The Bar of Ireland takes action to support women practitioners
The Bar of Ireland will introduce a range of measures to better support women at the Bar after a survey of female practitioners revealed a number of areas of concern.
David Barniville SC, chairman of the Council of The Bar of Ireland, said it was “clear that more needs to be done” to address inequalities.
The survey was conducted in February in partnership with the Working Group on Supporting Women at the Bar, which was set up last December in response to the attrition rate of female members and the fact that only 16 per cent of 329 senior counsel are women.
The main issues of concern identified by women at the Bar were: access to work; childcare, family responsibilities and maternity leave; working environment and culture; and stability and structure.
Respondents also felt some areas of the law are ‘less available’ to women, such as commercial (21 per cent), criminal defence (32 per cent) and chancery (30 per cent) which are typically male dominated.
Areas such as general practice (68 per cent), personal injury (65 per cent) and family law (42 per cent) were more available.
Some 62 per cent of women surveyed said they have experienced direct or indirect discrimination during their career.
A number of measures to better support female members have already been initiated, including a pilot mentoring scheme which is being operated in partnership with the Law Society of Ireland.
Measures to support working mothers are under discussion, and other targeted initiatives such as CPD seminars on the development of ‘soft skills’ and business skills are also being considered.
Mr Barniville said: “We are encouraged by the fact that membership of women pursuing careers at the Bar has been steadily increasing in recent years, and that female counsel currently represents 39% of the total Law Library membership.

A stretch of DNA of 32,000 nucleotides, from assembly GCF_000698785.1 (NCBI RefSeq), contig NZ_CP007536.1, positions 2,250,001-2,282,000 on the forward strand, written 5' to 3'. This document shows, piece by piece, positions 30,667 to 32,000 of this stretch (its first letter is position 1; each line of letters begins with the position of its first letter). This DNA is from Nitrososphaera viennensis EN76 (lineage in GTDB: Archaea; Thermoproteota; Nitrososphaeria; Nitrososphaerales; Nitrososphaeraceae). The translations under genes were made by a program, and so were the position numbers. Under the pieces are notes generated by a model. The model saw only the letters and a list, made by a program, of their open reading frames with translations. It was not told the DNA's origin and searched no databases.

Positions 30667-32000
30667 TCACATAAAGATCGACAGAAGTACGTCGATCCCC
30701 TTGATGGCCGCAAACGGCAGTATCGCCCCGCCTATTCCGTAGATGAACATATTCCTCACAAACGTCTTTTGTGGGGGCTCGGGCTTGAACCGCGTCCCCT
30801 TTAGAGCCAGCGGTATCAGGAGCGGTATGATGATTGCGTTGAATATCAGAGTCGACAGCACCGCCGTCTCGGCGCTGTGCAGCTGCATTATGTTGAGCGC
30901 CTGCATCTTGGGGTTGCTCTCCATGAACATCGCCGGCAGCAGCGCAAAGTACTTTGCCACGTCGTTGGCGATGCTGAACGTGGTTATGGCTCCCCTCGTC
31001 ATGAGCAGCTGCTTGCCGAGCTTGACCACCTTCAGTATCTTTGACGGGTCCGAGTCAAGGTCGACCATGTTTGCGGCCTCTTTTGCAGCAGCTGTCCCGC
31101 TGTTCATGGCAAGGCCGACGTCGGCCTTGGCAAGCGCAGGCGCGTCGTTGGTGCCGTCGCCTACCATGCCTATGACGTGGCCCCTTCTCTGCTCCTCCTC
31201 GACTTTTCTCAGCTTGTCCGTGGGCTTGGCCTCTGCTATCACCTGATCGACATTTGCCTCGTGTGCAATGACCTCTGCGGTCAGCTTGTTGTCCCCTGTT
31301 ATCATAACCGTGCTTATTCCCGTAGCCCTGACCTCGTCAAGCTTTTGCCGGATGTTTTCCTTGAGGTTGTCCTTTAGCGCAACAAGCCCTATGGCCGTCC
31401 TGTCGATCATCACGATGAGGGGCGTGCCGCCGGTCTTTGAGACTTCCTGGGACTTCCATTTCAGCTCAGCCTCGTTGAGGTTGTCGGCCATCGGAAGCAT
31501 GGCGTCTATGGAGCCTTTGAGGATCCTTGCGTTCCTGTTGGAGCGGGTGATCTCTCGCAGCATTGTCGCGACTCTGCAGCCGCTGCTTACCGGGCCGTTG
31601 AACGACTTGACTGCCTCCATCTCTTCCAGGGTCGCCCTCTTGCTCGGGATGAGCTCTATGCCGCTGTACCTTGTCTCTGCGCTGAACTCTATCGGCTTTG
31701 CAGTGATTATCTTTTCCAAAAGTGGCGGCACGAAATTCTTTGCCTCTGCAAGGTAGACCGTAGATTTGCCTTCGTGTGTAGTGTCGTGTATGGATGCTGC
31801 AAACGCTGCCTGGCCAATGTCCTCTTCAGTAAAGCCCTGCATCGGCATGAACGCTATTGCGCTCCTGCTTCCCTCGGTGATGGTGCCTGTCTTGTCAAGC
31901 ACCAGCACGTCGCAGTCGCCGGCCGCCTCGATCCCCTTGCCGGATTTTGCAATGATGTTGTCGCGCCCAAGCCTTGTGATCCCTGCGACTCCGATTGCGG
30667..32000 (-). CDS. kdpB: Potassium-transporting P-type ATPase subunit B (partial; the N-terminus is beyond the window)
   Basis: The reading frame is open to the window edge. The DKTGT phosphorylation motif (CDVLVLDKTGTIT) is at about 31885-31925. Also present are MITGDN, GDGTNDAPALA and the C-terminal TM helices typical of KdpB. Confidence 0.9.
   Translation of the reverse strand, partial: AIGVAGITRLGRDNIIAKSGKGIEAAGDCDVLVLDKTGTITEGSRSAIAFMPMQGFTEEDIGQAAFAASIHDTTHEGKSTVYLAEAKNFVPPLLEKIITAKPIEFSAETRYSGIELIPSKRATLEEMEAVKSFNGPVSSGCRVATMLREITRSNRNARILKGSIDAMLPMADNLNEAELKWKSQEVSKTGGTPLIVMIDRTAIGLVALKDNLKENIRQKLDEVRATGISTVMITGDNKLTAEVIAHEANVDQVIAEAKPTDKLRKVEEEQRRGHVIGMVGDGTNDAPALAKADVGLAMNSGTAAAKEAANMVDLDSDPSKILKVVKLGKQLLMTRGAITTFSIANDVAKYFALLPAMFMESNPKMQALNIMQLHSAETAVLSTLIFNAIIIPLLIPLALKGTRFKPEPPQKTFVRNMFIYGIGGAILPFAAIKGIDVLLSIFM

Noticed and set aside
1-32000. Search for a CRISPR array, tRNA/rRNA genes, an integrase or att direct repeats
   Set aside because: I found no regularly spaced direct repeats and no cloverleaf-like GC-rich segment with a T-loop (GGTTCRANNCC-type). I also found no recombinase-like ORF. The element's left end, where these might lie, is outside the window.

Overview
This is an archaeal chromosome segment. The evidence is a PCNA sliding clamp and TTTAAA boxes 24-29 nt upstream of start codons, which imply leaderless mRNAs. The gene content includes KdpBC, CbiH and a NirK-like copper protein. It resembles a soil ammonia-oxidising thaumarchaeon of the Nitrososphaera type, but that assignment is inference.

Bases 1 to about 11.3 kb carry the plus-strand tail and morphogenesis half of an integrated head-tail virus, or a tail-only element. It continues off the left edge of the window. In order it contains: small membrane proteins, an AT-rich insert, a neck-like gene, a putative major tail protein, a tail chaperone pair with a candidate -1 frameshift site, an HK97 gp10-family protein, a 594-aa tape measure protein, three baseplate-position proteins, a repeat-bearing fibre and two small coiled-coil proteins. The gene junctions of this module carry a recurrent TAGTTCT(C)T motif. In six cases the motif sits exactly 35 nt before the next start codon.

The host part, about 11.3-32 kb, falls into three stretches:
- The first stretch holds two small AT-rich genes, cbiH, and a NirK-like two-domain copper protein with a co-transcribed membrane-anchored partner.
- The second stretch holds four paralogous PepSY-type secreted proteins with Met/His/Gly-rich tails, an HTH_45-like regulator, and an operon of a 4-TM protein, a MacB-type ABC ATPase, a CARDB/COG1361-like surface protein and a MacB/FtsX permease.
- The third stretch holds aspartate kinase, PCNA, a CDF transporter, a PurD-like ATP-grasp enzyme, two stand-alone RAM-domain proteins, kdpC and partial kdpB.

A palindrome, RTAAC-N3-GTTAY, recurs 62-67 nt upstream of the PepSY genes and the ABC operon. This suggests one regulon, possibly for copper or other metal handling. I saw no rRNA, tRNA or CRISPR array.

“However, as in many professions, it is clear that more needs to be done to provide equal opportunities at all levels for female members of the Bar.”
Grainne Larkin BL, chair of the Working Group on Supporting Women at the Bar, added: “It is notable also that 64 per cent felt positive about their future at the Bar and in particular about being in practice in the independent referral Bar.
“Through the Working Group, and with the results of this survey, we will work with members to provide initiatives to better support female members.”
Aoife McNickle BL, chair of the Irish Women Lawyers Association (IWLA), told Irish Legal News: “This survey from the Bar of Ireland shows some stark facts that the legal profession needs to consider.
“The rate of attrition at the Bar is higher for women than for men and the results of the survey highlights some of the reasons for that. It is always helpful when bodies undertake comprehensive surveys such as this one because it can only help to inform everyone so that the appropriate plan or strategy can be made.
“We welcome the results of this survey which support what IWLA members have been experiencing. Organisations such as IWLA fulfil a role in addressing some of the difficulties faced by women lawyers by providing a networking space combined with promoting professional development.”